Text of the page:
Diamond Eagle Acquisition, the fifth blank check company formed by entertainment veteran Jeff Sagansky, completed its previously-announced acquisition of DraftKings. The newly combined company began trading on the Nasdaq on Friday under the symbol DKNG, with an expected market cap of more than $3 billion.
The blank check company originally raised $350 million in May 2019, listing its units under the symbol DEACU, which comprised common shares and 1/3 warrants. At Thursday's close, the SPAC's common shares last traded at $17.53, a 75% return from the $10 offer price, signaling that investors would approve the pending transaction. The stock opened Friday trading at $20.49, a 17% gain, before settling to about $19.15 by noon (+9%).
The transaction kept DraftKings' current management team in place, including co-founder, Chairman and CEO Jason Robins. Jeff Sagansky's two previous SPACs acquired TX-based specialty rental accommodations provider Target Hospitality (TH; $1.60 as of Thursday) and mobile office rental company WillScot Corp (WSC; $10.28).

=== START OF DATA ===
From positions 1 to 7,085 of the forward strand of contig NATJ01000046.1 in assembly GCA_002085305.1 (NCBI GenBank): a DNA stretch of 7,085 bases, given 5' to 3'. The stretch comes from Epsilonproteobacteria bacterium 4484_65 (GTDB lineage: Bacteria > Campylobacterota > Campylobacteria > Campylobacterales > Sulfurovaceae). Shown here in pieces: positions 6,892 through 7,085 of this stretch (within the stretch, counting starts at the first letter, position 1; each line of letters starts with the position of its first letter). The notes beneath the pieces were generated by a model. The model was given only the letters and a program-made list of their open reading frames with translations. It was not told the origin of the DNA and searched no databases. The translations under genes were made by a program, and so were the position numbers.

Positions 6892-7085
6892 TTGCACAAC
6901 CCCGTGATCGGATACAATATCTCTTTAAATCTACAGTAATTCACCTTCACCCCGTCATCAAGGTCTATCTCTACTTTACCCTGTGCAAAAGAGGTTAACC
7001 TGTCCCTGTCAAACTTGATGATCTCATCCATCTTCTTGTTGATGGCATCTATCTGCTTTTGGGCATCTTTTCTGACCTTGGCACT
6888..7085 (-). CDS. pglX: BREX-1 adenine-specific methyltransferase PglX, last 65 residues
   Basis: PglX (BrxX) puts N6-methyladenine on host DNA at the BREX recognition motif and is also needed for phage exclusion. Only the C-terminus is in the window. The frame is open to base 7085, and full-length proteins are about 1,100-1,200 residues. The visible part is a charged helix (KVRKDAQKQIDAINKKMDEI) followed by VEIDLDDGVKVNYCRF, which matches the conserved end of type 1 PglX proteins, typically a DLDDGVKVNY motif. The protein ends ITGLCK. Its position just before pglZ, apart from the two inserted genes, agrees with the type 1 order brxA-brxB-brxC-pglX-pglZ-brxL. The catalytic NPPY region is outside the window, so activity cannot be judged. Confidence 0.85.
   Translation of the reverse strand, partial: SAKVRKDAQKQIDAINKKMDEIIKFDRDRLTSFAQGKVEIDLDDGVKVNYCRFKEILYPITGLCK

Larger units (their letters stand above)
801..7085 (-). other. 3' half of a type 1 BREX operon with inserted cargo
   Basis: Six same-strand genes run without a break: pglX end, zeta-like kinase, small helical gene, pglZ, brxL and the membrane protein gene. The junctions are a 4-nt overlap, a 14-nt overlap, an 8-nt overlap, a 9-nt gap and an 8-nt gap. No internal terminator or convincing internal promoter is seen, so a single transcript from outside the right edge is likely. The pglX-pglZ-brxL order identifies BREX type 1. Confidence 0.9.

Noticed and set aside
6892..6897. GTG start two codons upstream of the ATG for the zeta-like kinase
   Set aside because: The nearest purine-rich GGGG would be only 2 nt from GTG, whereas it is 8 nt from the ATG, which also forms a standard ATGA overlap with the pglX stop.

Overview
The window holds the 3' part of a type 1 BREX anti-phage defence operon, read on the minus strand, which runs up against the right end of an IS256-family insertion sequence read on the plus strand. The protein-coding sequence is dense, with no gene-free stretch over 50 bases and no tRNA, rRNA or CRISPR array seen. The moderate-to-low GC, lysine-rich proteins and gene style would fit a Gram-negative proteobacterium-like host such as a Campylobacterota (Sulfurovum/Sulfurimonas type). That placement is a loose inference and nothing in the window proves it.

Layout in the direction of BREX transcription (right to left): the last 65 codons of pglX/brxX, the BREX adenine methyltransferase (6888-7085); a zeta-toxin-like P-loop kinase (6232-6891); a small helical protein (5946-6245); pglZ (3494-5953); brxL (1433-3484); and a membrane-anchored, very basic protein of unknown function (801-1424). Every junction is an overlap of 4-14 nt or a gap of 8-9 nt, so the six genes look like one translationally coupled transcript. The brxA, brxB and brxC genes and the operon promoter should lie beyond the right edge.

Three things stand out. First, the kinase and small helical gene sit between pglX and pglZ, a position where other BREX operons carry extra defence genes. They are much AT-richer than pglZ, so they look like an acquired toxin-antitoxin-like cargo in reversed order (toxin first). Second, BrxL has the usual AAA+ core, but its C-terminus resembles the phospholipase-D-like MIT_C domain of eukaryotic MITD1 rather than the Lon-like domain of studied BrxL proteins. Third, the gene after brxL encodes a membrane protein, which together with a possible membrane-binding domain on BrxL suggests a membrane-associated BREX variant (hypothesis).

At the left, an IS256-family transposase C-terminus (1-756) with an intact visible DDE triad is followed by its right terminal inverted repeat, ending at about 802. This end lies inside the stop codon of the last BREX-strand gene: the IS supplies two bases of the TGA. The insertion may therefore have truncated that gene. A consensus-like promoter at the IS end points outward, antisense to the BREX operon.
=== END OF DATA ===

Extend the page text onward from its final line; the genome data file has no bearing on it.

Wellington, Franklin Templeton, and others agreed to invest more than $300 million upon completion of the merger. In addition to a deep bench of institutional investors, DraftKings may have drawn interest from its large user base of online betters. The platform boasts over five million user accounts, including 684,000 monthly unique payers in 2019 (+14% y/y), with each generating average revenue of $39 (+26% y/y).
Despite the widespread cancellation of live sports in the US, including March Madness and the NBA finals, investors appear optimistic about DraftKings' bet on the long-term shift in consumer behavior to online betting, as well as its ongoing legalization in more parts of the US. However, the fate of the NFL's 2020-2021 season is still in question, and losing that revenue would be a major blow to the company. DraftKings has launched various non-sports betting options, and the CEO has stated that even if live sports don't return this year or next, the company is financially viable.
Investors will need to stomach heavy losses in the meantime. DraftKings generated revenue of $323 million in 2019 (+43% y/y), though adjusted EBITDA loss widened significantly to -$99 million (-31% margin). Its total accumulated deficit is more than $1 billion.
While most companies seeking to go public will wait for the IPO market to open up, DraftKings' initial success further cements SPAC acquisitions as a viable alternative to IPOs in certain cases. Roughly 100 active SPACs have not completed acquisitions, and the recent broad sell-off may provide dealmakers with opportunities to find undervalued assets. After a brief pause during the downturn, SPAC issuance roared back to life this week with three new offerings raising more than $1 billion combined.